As reported previously, the sea water micro aquarium is a fascinating system:
though possibly slightly smaller than a real ocean it may still serve as
a perfectly working sea life equilibrium for 12 months or even longer.
All its components are easily available: a toothbrush tumbler, a few soupspoon
portions of fresh, wet sea sand and 100 ml of sea water from the same site.
In addition you might make use of a cover plate (in order to hinder the water from
evaporating, thus preserving its natural salt content) and some spare ocean water, e.g.
kept in a 1 liter plastic bottle. You don't even have to go to the ocean
yourself but instead can ask a friend to pick up a small seasand/water sample for you.
Just tell him or her to use a small plastic film container (from those analogue
films, some of you will remember) and to fill its volume with 2/3 of sand and 1/3
of water. The sand should contain as little bigger organisms as possible (no algae,
no living shells, no fishes and no crocodiles). Instead, some shell fragments and a
slightly coarse sand are welcome - remember that tardigrades would suffocate in fine mud.
Of course the film container should be kept in a dark and rather cool environment
during transport. At home you might place it on a window sill, slightly dark. Sun is
allowed by no means!
At first one might think that such a tootbrush tumbler size aquarium should be
clearly inferior to a big sea water aquarium - but this is wrong. By means of the
micro aquarium in combination with your microscope you will be able to
study many organisms in their infancy - with the advantage of an increased
transparency! As an example you might have a look at the following video clip of
a living baby seashell. Due to the transparency you will be able to look
inside the shell without making use of some more brute human investigation tool, like e.g. a knife.
Note how the shell is moving on the slide. It is feeling uneasy there because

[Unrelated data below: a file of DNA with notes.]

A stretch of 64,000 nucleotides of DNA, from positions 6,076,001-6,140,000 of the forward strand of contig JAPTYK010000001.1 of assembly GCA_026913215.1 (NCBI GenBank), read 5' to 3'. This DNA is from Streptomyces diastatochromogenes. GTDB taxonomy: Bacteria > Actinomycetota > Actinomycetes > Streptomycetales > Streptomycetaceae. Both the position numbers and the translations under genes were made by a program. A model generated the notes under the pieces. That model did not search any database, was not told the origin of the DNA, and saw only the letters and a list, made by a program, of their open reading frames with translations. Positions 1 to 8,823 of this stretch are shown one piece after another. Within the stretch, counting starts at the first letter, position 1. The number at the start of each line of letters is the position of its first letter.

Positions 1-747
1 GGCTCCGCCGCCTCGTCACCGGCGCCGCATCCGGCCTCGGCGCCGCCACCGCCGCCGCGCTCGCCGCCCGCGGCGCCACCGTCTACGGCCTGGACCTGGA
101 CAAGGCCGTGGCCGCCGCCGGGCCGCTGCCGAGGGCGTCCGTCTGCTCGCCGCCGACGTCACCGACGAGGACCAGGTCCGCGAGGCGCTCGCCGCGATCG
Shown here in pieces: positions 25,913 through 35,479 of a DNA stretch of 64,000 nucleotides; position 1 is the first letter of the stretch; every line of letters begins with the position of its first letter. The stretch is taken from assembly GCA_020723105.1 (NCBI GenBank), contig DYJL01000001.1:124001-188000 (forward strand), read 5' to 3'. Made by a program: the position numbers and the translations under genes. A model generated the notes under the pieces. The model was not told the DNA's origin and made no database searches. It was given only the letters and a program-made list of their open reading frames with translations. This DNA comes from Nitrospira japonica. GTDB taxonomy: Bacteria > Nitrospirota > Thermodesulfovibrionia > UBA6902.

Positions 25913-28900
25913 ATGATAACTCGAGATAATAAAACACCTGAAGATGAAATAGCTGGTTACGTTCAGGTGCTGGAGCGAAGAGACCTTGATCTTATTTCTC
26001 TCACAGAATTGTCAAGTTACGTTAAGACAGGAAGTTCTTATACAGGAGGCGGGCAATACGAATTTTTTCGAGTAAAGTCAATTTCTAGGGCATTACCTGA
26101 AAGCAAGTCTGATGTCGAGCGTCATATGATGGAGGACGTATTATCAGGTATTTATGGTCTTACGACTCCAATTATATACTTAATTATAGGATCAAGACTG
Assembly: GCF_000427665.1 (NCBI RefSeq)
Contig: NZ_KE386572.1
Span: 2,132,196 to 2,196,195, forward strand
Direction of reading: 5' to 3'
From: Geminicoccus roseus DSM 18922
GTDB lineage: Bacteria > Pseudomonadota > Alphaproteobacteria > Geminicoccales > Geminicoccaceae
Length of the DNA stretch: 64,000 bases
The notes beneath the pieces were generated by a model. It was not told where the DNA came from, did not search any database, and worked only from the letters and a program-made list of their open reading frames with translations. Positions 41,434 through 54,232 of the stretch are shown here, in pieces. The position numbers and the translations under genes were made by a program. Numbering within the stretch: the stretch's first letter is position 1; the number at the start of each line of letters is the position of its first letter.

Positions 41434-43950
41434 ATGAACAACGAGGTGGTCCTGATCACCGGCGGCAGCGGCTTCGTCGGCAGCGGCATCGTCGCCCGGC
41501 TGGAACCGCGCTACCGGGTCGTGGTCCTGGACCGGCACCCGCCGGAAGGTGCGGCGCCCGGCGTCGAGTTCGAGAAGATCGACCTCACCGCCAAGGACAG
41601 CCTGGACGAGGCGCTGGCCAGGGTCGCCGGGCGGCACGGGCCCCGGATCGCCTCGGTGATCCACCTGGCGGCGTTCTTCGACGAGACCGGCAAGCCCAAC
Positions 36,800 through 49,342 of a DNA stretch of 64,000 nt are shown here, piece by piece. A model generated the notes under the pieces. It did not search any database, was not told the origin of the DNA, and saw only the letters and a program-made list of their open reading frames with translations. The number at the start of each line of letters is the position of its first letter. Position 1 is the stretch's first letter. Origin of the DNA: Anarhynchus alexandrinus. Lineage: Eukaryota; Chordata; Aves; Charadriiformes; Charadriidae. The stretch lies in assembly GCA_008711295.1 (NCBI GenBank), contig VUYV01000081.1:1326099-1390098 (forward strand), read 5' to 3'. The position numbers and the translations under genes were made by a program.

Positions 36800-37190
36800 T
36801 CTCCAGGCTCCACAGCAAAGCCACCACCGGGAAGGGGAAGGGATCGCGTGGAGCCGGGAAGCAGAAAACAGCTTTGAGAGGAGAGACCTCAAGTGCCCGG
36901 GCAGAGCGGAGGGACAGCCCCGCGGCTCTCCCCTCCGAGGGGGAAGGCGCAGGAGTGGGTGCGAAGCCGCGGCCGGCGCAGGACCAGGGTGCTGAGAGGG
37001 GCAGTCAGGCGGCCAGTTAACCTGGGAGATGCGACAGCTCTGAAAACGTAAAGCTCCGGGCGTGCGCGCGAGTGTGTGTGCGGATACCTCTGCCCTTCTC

there is an annoying lack of sand. At the end of the clip we present a close-up
which shows how the gills are working in order to pump oxygen into the shell:
The micro aquarium has tremendous advantages: note how
the small shell (1 mm)
is moving and look at the gills in action!
Even though the water volume within the micro aquarium is
rather modest you might be lucky and note true tardigrade population explosions from time to time.
In those cases it is possible to study tardigrade life more easily in detail.
Up to now we had not come across a single picture of of a maritime tardigrade egg in
literature. E.g. Ernst Marcus states that he was not able to find any eggs even in big
tardigrade populations. So we were eagerly looking out for tardigrade eggs as well.
And finally, after man hours of search we came across those colourless empty egg shells
as shown below.
Empty egg shells with the a 'reasonable' diameter (40 µm)
Of course there a many other maritime organisms which are able
to deposit tiny, transparent eggs as well. As a consequence an empty egg shell is not a
fully convincing proof that we have come across a tardigrade egg. So we had to find an
egg with a tardigrade in place.
And in the end we got it!
Though the situation between the sand grains is far from optical paradise you will be able
to note the typical stylet/mouth tube triangle in position 12 o'clock within the egg:
Almost mature Batillipes egg, diameter 40 µm
We were not able to recover this egg from the sand.
But, as we had a very high population of Batillipes dicrocercus within the
micro aquarium at this time (and nothing else) it is highly plausible
that the egg shown above is actually a maritime tardigrade egg. It adheres successfully
to its sand grain - an effective method to avoid contact with one of those
© Text, images and video clips by
Martin Mach (firstname.lastname@example.org).
Water Bear web base is a licensed and revised version of
the German language monthly magazine
Style and grammar amendments by native speakers are warmly welcomed.